19 December 2016

Welcoming Christ in the stranger
who arrives at the cathedral

The Lady Chapel in Christ Church Cathedral, Dublin, on the Fourth Week in Advent (Photograph: Patrick Comerford, 2016)

Patrick Comerford

Christ Church Cathedral, Dublin,

19 December 2016, Monday in Week 4 of Advent,

12.45 p.m., The Eucharist

Judges 13:2-7, 24-25; Gospel: Luke 1:5-25.

In the name of + the Father, the Son and the Holy Spirit, Amen.

I know it is not normal to have a sermon at this mid-day Eucharist in the Lady Chapel, but I thought it might be a good idea to share a few thoughts on our Gospel reading this afternoon.

This is the Fourth Week in Advent, and serving as the deacon at the Cathedral Eucharist yesterday [18 December 2016], before reading the Gospel, I lit the fourth candle on the Advent wreath.

The candles we have lit so far recall the Patriarchs, the Prophets, and Saint John the Baptist, and this week’s candle reminds us of the role of the Virgin Mary in the salvific story, the story of the Incarnation, the Christmas story.

Today’s Gospel reading invites us to make a number of comparisons: between Zechariah and Joseph, between Elizabeth and Mary, between John the Baptist and coming Christ.

It has fallen as my lot, for various reasons, as a canon of the cathedral, to preside at the Eucharist today. And in the Gospel story it had fallen on Zechariah as his lot to serve the liturgy (see verse 23) in the Temple.

Zechariah and Elizabeth have no children. Elizabeth is ‘getting on in years’ (verse 7), meaning perhaps she is now in her early 40s. Yet she is a cousin of Mary, who is probably in her early teens. Two cousins, separated in age by a few years, and by many miles from each other, are about to become pregnant.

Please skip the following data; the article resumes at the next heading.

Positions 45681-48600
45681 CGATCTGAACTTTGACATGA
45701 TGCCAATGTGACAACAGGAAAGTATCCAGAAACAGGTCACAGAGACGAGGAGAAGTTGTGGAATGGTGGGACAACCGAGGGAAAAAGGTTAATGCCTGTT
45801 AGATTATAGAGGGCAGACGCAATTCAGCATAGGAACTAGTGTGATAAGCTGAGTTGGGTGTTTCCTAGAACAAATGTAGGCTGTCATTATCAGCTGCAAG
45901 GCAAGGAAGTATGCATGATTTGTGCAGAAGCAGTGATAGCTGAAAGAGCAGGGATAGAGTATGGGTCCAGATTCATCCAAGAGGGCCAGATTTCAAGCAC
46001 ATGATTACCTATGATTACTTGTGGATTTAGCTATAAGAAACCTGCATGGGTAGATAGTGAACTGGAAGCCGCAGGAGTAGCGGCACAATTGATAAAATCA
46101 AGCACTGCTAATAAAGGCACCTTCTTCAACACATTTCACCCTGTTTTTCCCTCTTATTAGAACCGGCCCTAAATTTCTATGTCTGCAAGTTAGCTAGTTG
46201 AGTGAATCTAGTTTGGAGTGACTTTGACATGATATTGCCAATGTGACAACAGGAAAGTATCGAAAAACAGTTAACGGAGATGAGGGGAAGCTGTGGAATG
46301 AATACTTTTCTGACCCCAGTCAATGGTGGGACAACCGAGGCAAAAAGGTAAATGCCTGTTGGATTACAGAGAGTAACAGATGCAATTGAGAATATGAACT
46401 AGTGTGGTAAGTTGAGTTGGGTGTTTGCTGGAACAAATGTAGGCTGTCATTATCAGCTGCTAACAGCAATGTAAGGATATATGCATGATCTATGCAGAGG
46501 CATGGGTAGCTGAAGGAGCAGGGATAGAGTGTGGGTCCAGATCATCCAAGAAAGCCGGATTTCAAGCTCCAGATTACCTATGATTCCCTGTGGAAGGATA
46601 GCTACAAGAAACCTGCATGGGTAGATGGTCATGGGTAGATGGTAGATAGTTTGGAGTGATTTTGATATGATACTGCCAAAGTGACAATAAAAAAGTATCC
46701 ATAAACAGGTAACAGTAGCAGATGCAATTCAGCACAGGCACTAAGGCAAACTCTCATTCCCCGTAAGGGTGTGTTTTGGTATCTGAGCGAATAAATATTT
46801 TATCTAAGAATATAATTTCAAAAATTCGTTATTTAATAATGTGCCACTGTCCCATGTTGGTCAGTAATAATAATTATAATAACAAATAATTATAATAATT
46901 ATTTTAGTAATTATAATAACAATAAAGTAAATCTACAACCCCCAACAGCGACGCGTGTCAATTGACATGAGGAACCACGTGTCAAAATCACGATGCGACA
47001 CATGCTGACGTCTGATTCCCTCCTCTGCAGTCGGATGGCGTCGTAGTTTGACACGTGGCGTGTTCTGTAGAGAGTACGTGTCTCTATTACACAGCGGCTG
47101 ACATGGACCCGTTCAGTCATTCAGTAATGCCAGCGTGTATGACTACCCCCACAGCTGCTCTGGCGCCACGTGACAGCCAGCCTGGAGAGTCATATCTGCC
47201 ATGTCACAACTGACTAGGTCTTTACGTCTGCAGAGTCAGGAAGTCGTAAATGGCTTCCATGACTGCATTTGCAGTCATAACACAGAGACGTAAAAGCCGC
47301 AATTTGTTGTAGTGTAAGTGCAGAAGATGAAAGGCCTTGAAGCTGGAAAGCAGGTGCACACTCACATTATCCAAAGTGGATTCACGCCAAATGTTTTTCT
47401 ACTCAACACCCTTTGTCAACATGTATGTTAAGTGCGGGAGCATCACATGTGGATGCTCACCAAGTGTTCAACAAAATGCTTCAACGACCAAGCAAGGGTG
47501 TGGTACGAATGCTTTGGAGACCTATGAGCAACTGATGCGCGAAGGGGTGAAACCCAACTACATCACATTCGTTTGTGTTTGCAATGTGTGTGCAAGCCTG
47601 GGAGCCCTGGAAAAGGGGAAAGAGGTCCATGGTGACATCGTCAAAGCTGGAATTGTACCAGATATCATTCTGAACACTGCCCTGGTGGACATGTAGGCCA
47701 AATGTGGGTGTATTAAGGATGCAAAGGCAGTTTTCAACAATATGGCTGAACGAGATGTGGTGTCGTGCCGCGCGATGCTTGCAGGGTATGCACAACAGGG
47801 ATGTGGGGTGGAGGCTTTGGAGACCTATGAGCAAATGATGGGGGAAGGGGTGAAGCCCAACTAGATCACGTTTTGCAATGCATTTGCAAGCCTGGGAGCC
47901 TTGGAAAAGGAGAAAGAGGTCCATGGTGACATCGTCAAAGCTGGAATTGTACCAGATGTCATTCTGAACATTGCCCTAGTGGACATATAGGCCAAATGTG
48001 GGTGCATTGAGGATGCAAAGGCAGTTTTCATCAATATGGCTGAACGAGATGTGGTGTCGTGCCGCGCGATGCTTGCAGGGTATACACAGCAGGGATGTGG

But compare Zechariah and Joseph. Both have dreams and the angel speaks to them. Joseph has no spoken part, he is silent and he obeys. Zechariah cannot believe what he hears and is made silent.

But both do. They don’t just listen; they listen and in their action they show what they truly believe.

What was Zechariah expecting in the Temple? Was he expecting to meet God? Was he expecting in serving the liturgy to prepare the way for God’s presence among us?

This afternoon we are meeting Christ in Word and Sacrament in this cathedral. But there is a third way we meet Christ in this Cathedral.

The Rule of Saint Benedict reminds Benedictines to welcome all who arrive at their doors as if they are welcoming Christ himself. ‘All who present themselves are to be welcomed as Christ, for he himself will say, “I was a stranger, and you welcomed me”.’

Presumably, Zechariah was welcomed home by Elizabeth (see verse 23). Later Elizabeth welcomes Mary. Within the next week, we welcome Christ into our homes and lives once again at Christmas.

But as volunteers and staff in this Cathedral, we need to be aware that people come to this place as visitors and tourists, yet also have an opportunity to meet Christ. Do we welcome them as Christ, and do they encounter Christ in our welcome?

This is a challenge in today’s Gospel reading.

And so, may all we think, say and do be to the praise, honour and glory of God, + Father, Son and Holy Spirit, Amen.

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